301 During the anti-apartheid movement in the 70s, a favorite tactic was to construct shanties meant to reproduce the living conditions of oppressed South African blacks.

302 Ibid.

303 Ibid.

304 David Wyshner, “Scholar Pushes Blacks to Unite Against Racism,” Yale Daily News, April 4, 1986.

305 Elaine Pofeldt, “PROP ’86 Toughens Academics,” Yale Daily News, September 23, 1986.

306 Ibid.

307 Ibid.

308 Ibid.

309 Mark Gordon, “Changes in PROP Elicit Mixed Reaction,” Yale Daily News, February 3, 1987.

310 Ibid.

311 Aninne Schneider, “Summer Programs Overlap: Conference Scheduling Draws Mixed Reaction,” Yale Daily News, April 22, 1987.

312 Ibid.

313 David Wyshner, “A New Perspective on Yale’s Minority Houses,” Yale Daily News, January 27, 1988.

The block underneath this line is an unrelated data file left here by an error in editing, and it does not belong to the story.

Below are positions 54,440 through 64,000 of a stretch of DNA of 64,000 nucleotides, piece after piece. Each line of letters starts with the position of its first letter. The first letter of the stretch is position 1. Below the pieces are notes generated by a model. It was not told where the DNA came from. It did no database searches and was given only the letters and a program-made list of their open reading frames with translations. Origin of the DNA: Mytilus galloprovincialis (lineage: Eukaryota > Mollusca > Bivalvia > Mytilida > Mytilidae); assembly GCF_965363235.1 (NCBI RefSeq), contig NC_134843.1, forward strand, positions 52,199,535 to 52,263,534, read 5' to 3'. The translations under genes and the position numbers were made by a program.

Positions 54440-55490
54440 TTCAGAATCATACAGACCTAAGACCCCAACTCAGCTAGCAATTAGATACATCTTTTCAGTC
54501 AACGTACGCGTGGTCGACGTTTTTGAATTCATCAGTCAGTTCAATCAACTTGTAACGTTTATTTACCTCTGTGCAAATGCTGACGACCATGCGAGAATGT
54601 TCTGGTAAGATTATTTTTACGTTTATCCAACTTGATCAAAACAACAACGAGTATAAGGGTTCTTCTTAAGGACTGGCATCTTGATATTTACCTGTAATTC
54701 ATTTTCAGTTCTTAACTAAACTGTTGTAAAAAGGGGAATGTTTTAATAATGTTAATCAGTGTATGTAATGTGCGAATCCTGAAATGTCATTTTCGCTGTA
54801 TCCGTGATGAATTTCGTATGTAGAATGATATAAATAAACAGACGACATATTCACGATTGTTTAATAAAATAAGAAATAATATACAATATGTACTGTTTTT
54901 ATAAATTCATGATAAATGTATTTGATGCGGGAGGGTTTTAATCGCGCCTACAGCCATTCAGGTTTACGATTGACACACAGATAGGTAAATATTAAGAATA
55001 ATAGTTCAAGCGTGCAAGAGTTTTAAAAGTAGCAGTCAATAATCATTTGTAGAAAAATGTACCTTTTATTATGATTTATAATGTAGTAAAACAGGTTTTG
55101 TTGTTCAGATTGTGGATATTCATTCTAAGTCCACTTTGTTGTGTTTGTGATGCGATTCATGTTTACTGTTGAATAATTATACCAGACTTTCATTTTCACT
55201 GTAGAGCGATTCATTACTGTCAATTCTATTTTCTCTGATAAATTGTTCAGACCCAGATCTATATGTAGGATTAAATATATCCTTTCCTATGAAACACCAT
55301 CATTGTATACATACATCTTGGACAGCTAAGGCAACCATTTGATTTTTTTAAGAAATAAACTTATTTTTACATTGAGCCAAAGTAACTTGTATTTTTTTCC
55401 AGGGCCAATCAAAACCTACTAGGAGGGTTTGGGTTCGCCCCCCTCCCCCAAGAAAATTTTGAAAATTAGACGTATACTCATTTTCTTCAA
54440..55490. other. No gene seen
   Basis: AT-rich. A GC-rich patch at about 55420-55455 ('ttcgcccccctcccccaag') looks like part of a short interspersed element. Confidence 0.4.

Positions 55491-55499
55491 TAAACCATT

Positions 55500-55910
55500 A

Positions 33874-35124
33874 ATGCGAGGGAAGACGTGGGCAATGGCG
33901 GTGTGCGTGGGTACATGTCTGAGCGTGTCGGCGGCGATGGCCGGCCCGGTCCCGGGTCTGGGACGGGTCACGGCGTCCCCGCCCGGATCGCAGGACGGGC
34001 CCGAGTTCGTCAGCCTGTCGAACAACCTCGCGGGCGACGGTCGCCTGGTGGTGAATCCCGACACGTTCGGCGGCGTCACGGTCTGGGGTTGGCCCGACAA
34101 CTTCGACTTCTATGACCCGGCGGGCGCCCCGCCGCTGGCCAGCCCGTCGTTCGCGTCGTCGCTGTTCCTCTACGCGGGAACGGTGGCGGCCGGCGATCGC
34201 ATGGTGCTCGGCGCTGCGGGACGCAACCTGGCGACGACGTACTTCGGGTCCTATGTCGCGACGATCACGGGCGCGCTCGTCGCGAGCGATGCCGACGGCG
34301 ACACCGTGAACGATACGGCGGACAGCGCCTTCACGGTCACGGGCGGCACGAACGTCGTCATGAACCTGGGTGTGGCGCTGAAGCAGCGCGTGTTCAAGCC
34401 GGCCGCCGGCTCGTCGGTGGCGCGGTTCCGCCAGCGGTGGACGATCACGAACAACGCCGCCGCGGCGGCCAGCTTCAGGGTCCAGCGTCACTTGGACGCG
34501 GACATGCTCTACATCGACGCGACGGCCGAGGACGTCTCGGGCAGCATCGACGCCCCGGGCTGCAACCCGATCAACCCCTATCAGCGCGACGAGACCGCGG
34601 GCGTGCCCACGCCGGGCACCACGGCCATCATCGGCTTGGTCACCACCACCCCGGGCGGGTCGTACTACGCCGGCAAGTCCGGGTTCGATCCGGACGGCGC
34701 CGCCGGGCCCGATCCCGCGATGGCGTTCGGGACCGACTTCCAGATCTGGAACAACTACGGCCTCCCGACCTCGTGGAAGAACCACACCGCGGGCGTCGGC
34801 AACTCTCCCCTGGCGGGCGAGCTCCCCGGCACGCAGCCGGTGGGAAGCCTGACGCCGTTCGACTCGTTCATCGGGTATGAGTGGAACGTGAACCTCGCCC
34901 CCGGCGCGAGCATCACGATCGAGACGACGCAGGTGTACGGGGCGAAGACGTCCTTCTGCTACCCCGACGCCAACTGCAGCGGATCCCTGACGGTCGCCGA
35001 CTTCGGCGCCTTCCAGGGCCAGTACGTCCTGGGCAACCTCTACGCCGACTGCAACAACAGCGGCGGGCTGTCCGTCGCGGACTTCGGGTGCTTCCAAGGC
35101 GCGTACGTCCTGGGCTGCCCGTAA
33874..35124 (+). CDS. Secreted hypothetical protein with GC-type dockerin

314 Ibid.

315 Patrick Cheng, To the Editors, “Opinions against Minority Houses are Flawed,” Yale Daily News, February 1, 1988.

316 Ibid.

317 Gary Dauphin, To the Editors, Yale Daily News, February 1, 1988.

318 Joe Smith, “PROP and Minority Issues Deserves Debate,” Yale Daily News, February 12, 1988.

319 Ibid.

320 Steve Bumbaugh, To the Editors, Yale Daily News, February 1, 1988.

321 Steve Marchese, To the Editors, Yale Daily News, February 1, 1988.

322 Reg Brown, To the Editors, Yale Daily News, February 1, 1988.

323 Rosanne Adderley, To the Editors, “PROP Promotes Diversity of Cultures at Yale,” February 17, 1988.

324 Ibid.

325 Robert A. Crisell, To the Editors, Yale Daily News, November 9, 1989.

326 Quotes attributed to Chandak Godosh were pulled from Robert Crisell’s November 9, 1989 “To the Editor.”

327 Ibid.

328 Peter Wood, Diversity, The Invention of a Concept, (New York: Encounter, 2003).